I’ve always been interested in personal finance and grew up with good role models in my Dad and Mom. Going through college and shortly after was when I really dug into it more though, and even in recent years as our goals have evolved into focusing on reaching FI I’ve continued to read and get more involved in personal finance topics.
What would you say the biggest money obstacle has been for you to overcome?
The constant challenge that my wife and I face is the balance between spending a bit extra today to enjoy life (i.e. a nice vacation or extra activities / programs for the kid, etc.) vs. deferring consumption for greater spending in future years.
Many people obviously face this challenge, and we haven’t necessarily gone about it much differently than others. However, I would say that we maintained a very skimpy and frugal life until just the last few years at which point we’ve only loosened the belt just a bit. And I think that is the key, as you age and get closer and closer to reaching FI, it seems more appropriate to begin migrating your spending closer to what is most ideal for you and as you envision your retirement.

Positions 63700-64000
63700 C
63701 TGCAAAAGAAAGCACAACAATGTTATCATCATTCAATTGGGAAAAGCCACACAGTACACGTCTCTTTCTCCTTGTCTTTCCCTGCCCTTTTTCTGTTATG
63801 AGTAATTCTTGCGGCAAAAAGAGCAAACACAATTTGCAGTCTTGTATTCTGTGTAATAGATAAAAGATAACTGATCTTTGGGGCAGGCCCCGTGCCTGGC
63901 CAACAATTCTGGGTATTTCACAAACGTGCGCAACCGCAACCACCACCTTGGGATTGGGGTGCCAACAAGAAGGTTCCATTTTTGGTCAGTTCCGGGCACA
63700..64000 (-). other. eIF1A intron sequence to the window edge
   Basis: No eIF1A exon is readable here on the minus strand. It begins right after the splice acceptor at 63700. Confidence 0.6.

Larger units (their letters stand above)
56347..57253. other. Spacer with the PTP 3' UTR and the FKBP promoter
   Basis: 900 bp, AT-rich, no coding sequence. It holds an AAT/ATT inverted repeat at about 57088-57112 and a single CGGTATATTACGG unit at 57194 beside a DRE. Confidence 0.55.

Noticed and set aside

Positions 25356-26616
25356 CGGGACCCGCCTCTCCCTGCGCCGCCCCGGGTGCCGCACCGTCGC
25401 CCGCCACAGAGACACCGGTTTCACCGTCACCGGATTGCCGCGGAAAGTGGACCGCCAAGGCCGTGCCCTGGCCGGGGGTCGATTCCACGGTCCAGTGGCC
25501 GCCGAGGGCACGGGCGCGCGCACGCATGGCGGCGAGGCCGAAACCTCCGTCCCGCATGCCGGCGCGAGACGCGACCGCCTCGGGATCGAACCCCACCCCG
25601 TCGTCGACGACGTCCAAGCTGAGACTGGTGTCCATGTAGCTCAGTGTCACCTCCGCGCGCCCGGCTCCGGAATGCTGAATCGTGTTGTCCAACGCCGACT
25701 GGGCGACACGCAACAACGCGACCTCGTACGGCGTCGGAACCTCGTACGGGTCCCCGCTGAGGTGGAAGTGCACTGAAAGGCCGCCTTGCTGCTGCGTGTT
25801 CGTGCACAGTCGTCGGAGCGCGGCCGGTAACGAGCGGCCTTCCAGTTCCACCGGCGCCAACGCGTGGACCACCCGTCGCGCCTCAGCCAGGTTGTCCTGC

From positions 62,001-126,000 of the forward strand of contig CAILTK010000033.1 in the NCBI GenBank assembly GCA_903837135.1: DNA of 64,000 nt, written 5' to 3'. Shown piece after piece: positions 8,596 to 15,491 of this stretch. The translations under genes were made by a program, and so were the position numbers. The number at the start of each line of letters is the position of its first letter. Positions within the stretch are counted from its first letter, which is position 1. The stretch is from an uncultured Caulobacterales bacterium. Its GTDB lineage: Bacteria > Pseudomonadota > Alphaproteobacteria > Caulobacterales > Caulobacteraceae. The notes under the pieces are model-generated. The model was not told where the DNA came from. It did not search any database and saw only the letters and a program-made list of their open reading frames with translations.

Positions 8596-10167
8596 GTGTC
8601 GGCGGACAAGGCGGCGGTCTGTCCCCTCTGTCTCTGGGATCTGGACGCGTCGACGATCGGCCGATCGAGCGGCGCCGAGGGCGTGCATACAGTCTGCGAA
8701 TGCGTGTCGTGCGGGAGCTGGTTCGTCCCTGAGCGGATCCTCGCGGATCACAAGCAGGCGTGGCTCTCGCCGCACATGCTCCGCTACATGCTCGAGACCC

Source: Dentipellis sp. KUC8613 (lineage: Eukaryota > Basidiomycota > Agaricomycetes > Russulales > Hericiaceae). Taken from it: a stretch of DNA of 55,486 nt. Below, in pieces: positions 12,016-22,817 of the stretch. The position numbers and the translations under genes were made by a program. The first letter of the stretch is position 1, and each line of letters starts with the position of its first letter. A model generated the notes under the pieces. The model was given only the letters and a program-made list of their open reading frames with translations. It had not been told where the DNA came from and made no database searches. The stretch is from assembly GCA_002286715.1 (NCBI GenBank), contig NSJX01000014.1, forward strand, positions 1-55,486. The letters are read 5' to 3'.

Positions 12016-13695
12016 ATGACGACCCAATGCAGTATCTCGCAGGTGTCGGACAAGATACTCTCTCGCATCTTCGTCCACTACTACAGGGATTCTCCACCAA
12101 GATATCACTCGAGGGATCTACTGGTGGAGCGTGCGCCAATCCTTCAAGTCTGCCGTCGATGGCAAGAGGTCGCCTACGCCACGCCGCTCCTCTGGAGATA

I will say though, for us, living a relatively frugal life will always be in our DNA. But it is nice to begin enjoying a few more “creature comforts”.
How has overcoming that obstacle changed you?
I wouldn’t necessarily say we have overcome this obstacle since it is more of a constant struggle and there will always be some give and take. But it has definitely changed us. It is just a matter of how you can find enjoyment in life at a low cost. We are constantly combing through our expenses categories to see where we can cut back without necessarily lowering our lifestyle quality.